Finishing Roden Crater

John Hill
18. January 2019
Image: Screenshot from film by Klaus Obermeyer/

Thanks to generous donations and a partnership with Arizona State University (ASU), Roden Crater – the work of celestial land art James Turrell has been shaping in Arizona's Painted Desert for four decades – may open to the public by 2024.

Although rapper Kanye West's $10 million donation to the Skyspace Foundation, the non-profit organization responsible for all aspects of Roden Crater, has brought Turrell's magnum opus headlines in recent days, it's the partnership with ASU that will be most helpful in ensuring its completion and its accessibility to the public. According to ASU, "The enterprise seeks to raise at least $200 million to preserve Turrell’s legacy by building infrastructure at the site, including a visitor center, and ensure conservation of one of the nation’s most renowned cultural assets." ASU is no stranger to Turrell; "Air Apparent," one of the artist's Skyspaces, sits on its Tempe campus.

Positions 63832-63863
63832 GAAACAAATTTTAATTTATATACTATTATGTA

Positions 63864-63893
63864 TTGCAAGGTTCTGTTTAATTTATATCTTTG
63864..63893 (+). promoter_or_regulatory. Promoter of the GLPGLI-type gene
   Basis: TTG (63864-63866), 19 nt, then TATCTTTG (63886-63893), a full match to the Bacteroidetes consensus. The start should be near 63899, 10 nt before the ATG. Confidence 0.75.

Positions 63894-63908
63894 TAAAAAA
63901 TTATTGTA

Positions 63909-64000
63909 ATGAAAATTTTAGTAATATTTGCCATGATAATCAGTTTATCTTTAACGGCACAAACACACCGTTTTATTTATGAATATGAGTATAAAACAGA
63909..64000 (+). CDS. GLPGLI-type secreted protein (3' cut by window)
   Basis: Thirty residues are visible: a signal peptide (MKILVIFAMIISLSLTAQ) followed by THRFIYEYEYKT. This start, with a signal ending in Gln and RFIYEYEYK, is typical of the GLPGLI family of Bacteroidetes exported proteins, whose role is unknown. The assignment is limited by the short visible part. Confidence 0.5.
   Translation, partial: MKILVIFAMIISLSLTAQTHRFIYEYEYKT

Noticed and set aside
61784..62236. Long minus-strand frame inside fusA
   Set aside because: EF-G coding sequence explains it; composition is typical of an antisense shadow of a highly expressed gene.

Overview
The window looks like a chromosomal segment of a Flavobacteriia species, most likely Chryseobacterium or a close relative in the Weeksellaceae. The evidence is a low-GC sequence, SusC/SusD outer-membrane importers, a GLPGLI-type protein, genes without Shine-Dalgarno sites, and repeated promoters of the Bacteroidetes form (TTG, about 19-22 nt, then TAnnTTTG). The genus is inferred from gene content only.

Want to know more about Roden Crater and the people involved in its creation? This short film is a good place to start:

Although it won't be 100% complete per Turrell's plans by then, the tentative opening of Roden Crater in five years time is great news for fans of Turrell, land art, and naked eye observation. It also coincides with the opening or completion next decade of a couple other major works of land art in the American West: Michael Heizer's City, which is expected to be completed in 2020; and Charles Ross's Star Axis, a naked eye observatory that is projected to open to the public in 2022.

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